Bruce Hajek - Solutions

Bruce Hajek - Solutions - Chapter 12 Solutions to Problems...

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Chapter 12 Solutions to Problems 1.2 Independent vs. mutually exclusive (a) If E is an event independent of itself, then P [ E ] = P [ E E ] = P [ E ] P [ E ]. This can happen if P [ E ] = 0 . If P [ E ] 6 = 0 then cancelling a factor of P [ E ] on each side yields P [ E ] = 1. In summary, either P [ E ] = 0 or P [ E ] = 1. (b) In general, we have P [ A B ] = P [ A ] + P [ B ] - P [ AB ]. If the events A and B are independent, then P [ A B ] = P [ A ]+ P [ B ] - P [ A ] P [ B ] = 0 . 3+0 . 4 - (0 . 3)(0 . 4) = 0 . 58 . On the other hand, if the events A and B are mutually exclusive, then P [ AB ] = 0 and therefore P ] A B ] = 0 . 3 + 0 . 4 = 0 . 7. (c) If P [ A ] = 0 . 6 and P [ B ] = 0 . 8, then the two events could be independent. However, if A and B were mutually exclusive, then P [ A ] + P [ B ] = P [ A B ] 1, so it would not possible for A and B to be mutually exclusive if P [ A ] = 0 . 6 and P [ B ] = 0 . 8. 1.4 Frantic search Let D , T , B , and O denote the events that the glasses are in the drawer, on the table, in the brief- case, or in the office, respectively. These four events partition the probability space. (a) Let E denote the event that the glasses were not found in the first drawer search. P [ T | E ] = P [ TE ] P [ E ] = P [ E | T ] P [ T ] P [ E | D ] P [ D ]+ P [ E | D c ] P [ D c ] = (1)(0 . 06) (0 . 1)(0 . 9)+(1)(0 . 1) = 0 . 06 0 . 19 0 . 315 (b) Let F denote the event that the glasses were not found after the first drawer search and first table search. P [ B | F ] = P [ BF ] P [ F ] = P [ F | B ] P [ B ] P [ F | D ] P [ D ]+ P [ F | T ] P [ T ]+ P [ F | B ] P [ B ]+ P [ F | O ] P [ O ] = (1)(0 . 03) (0 . 1)(0 . 9)+(0 . 1)(0 . 06)+(1)(0 . 03)+(1)(0 . 01) 0 . 22 (c) Let G denote the event that the glasses were not found after the two drawer searches, two table searches, and one briefcase search. P [ O | G ] = P [ OG ] P [ G ] = P [ G | O ] P [ O ] P [ G | D ] P [ D ]+ P [ G | T ] P [ T ]+ P [ G | B ] P [ B ]+ P [ G | O ] P [ O ] = (1)(0 . 01) (0 . 1) 2 (0 . 9)+(0 . 1) 2 (0 . 06)+(0 . 1)(0 . 03)+(1)(0 . 01) 0 . 4225 1.6 Conditional probabilities–basic computations of iterative decoding (a) Here is one of several approaches to this problem. Note that the n pairs ( B 1 ,Y 1 ) ,..., ( B n n ) 345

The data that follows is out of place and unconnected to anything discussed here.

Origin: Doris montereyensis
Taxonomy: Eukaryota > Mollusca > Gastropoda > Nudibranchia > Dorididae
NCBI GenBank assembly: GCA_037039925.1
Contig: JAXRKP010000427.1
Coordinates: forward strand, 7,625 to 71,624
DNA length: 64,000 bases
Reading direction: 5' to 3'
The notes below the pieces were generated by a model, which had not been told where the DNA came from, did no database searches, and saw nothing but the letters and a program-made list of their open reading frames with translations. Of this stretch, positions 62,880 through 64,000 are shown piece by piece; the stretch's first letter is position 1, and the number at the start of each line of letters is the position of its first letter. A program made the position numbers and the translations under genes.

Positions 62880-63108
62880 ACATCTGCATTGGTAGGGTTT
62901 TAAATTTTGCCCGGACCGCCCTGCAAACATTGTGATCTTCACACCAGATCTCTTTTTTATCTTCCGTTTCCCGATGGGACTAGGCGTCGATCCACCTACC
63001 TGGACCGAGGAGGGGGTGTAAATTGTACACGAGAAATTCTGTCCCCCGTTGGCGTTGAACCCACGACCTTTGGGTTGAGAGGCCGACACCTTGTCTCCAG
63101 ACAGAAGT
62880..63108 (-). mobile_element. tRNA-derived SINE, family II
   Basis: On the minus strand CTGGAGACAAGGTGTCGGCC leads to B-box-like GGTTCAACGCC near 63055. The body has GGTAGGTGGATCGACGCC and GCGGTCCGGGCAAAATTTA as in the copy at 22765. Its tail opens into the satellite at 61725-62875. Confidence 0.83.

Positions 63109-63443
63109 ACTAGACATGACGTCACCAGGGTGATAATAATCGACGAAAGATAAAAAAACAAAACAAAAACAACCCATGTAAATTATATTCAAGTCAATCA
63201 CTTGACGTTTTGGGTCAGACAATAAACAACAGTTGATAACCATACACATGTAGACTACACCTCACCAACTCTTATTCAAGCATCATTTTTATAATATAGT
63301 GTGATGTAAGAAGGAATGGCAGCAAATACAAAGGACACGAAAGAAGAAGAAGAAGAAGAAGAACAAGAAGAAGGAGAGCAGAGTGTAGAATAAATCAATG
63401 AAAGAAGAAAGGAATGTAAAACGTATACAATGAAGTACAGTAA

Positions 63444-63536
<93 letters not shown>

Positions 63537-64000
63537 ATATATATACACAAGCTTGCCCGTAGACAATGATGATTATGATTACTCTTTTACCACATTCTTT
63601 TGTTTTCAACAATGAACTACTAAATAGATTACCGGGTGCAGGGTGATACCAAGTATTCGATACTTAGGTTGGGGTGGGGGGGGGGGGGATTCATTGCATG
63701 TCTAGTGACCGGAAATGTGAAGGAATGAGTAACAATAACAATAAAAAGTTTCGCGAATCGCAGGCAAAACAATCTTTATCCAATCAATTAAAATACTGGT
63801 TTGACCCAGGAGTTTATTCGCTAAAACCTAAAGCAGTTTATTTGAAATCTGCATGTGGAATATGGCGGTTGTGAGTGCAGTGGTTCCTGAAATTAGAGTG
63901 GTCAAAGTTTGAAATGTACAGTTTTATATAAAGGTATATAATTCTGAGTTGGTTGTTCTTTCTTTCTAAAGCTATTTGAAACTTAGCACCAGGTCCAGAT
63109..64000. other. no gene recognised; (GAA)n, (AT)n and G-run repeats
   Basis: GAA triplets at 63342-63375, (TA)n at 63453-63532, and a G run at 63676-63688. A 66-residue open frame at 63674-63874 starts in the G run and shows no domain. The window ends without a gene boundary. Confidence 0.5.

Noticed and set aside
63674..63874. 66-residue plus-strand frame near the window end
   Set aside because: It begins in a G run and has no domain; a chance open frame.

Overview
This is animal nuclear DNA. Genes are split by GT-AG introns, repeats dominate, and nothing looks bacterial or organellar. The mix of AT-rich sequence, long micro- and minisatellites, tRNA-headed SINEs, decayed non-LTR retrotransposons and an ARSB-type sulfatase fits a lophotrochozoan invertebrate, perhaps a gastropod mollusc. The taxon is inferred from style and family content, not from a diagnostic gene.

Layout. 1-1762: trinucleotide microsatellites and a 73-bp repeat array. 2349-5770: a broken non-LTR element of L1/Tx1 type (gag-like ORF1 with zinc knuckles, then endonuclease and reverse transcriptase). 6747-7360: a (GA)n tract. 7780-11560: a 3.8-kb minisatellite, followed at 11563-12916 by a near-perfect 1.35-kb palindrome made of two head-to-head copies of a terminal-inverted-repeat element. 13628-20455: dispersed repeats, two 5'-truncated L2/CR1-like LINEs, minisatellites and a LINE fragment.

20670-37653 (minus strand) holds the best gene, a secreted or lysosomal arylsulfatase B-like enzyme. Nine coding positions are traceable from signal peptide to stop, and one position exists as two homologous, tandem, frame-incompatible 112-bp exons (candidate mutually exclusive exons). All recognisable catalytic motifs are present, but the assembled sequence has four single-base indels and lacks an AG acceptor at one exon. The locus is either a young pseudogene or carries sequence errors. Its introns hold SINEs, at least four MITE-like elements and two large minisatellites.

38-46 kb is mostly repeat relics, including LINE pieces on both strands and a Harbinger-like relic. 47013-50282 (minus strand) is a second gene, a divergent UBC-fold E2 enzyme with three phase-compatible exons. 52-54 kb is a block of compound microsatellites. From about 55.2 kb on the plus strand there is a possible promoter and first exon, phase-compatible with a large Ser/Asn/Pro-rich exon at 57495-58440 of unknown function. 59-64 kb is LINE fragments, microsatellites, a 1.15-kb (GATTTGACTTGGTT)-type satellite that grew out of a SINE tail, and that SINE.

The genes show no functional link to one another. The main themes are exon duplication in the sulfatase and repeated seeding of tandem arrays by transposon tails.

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346 CHAPTER 12. SOLUTIONS TO PROBLEMS are mutually independent, and λ i ( b i ) def = P [ B i = b i | Y i = y i ] = q i ( y i | b i ) q i ( y i | 0)+ q i ( y i | 1) . Therefore P [ B = 1 | Y 1 = y 1 ,...,Y n = y n ] = X b 1 ,...,b n : b 1 ⊕···⊕ b n =1 P [ B 1 = b 1 ,...,B n = b n | Y 1 = y 1 n = y n ] = X b 1 ,...,b n : b 1 ⊕···⊕ b n =1 n Y i =1 λ i ( b i ) . (b) Using the definitions, P [ B = 1 | Z 1 = z 1 ,...,Z k = z k ] = p (1 ,z 1 ,...,z k ) p (0 1 k ) + p (1 1 k ) = 1 2 Q k j =1 r j (1 | z j ) 1 2 Q k j =1 r j (0 | z j ) + 1 2 Q k j =1 r j (1 | z j ) = η 1 + η where η = k Y j =1 r j (1 | z j ) r j (0 | z j ) . 1.8 Blue corners (a) There are 24 ways to color 5 corners so that at least one face has four blue corners (there are 6 choices of the face, and for each face there are four choices for which additional corner to color blue.) Since there are ( 8 5 ) = 56 ways to select 5 out of 8 corners, P [ B | exactly 5 corners colored blue] = 24 / 56 = 3 / 7. (b) By counting the number of ways that B can happen for different numbers of blue corners we find P [ B ] = 6 p 4 (1 - p ) 4 + 24 p 5 (1 - p ) 3 + 24 p 6 (1 - p ) 2 + 8 p 7 (1 - p ) + p 8 . 1.10 Recognizing cumulative distribution functions (a) Valid (draw a sketch) P [ X 2 5] = P [ X ≤ - 5]+ P [ X 5] = F 1 ( - 5)+1 - F 1 ( 5) = e - 5 2 .
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This note was uploaded on 01/19/2012 for the course ECEN 646 taught by Professor Serapsavari during the Fall '11 term at Texas A&M.

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Bruce Hajek - Solutions - Chapter 12 Solutions to Problems...

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